Fast five, Thursday edition: Things you'll want to know about the 2014 Winter Olympics. WTHR's crew is already in Sochi, Russia and they'll have reports for you on Sunrise, noon, 5/6/11 pm on Eyewitness News throughout the games. Be sure to watch our Olympic Zone show at 7:30 pm weeknights, 8:00 pm Saturday for an inside look!
1. NBC will be live streaming figure skating from 10:30 am to 1:55 pm - Men's short program: Jeremy Abbott, Pairs short program: Marissa Castelli and Simon Shnapir
Marquee event of the first day of competition featuring Patrick Chan and Yuzuru Hanyu. The top 5 out of 10 teams after the women's and ice dance short programs will advance to compete in the long programs.
2. SECURITY: It's foremost on many minds as Olympic competition begins and thousands stream into the Black Sea resort city. The Russian government says it's doing all it can to ensure safety, and on Thursday a deputy prime minister went even further. "We can guarantee the safety of the people as well as any other government hosting a mass event," said Dmitry Kozak.
3. TOOTHPASTE: It's the latest item to fall under scrutiny after the U.S. Homeland Security Department warned airlines flying to Russia that terrorists might try to smuggle explosives on board hidden in toothpaste tubes. The threat was passed onto airlines that have direct flights to Russia, including some that originate in the United States, a law enforcement official speaking on condition of anonymity told The Associated Press.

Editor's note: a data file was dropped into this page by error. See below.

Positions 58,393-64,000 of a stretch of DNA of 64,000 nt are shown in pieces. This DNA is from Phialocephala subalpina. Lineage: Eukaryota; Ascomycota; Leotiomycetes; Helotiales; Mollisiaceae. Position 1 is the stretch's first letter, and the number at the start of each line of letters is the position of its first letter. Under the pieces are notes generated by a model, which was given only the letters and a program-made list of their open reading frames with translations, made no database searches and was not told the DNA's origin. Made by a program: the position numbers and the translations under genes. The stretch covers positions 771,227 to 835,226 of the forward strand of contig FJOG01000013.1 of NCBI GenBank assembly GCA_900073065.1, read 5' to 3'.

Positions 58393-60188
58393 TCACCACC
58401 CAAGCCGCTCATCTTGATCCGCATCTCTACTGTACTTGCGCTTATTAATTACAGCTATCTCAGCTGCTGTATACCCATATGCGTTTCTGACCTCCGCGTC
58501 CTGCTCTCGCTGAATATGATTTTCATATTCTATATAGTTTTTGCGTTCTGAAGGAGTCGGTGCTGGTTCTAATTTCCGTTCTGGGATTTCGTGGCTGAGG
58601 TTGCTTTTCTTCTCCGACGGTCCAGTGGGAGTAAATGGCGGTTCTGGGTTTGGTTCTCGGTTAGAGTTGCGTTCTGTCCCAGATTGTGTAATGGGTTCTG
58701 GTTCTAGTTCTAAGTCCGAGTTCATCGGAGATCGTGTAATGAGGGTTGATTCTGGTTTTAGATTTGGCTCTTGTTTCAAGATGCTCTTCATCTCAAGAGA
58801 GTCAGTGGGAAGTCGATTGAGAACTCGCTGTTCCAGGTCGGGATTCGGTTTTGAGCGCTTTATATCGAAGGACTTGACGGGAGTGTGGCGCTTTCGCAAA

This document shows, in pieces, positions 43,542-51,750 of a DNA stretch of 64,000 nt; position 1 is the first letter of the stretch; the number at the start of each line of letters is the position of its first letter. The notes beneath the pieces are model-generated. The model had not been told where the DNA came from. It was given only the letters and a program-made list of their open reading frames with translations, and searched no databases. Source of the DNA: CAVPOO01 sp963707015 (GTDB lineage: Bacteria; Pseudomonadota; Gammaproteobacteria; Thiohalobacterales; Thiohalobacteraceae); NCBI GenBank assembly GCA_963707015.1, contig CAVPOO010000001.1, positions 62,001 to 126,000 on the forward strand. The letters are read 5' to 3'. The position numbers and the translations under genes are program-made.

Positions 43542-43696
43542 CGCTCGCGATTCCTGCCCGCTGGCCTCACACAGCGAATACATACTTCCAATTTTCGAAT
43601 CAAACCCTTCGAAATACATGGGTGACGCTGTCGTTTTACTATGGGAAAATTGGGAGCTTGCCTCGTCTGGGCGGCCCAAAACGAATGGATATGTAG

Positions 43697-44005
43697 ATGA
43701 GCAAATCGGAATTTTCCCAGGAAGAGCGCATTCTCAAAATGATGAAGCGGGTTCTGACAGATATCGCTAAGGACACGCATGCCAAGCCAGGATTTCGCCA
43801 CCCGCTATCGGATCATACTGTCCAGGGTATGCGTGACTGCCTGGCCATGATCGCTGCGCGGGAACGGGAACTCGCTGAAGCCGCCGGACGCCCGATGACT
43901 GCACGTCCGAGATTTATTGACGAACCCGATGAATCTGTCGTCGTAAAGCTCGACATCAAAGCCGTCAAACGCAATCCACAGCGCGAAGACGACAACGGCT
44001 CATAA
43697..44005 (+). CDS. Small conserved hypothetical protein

4. SNOWBOARDING: It begins, but without marquee name Shaun White, the world's most famous snowboarder. He pulled out of slopestyle, a new Olympic event, to concentrate on the halfpipe, where he'll have a chance to win his third straight title next week. After practice slopestyle runs, White said: "The potential risk of injury is a bit too much for me to gamble my other Olympics goals on."
5. OPENING CEREMONY APPROACHES: Friday night's opening ceremony will showcase Russia to the world on its own terms - a storyline intended to impress the many nations in attendance and allow President Vladimir Putin to put forth the message he's been trumpeting for months now: that his country has successfully combined its storied history with modern innovation and is ready for anything. The intended audience is as much Russians as it is the rest of the world.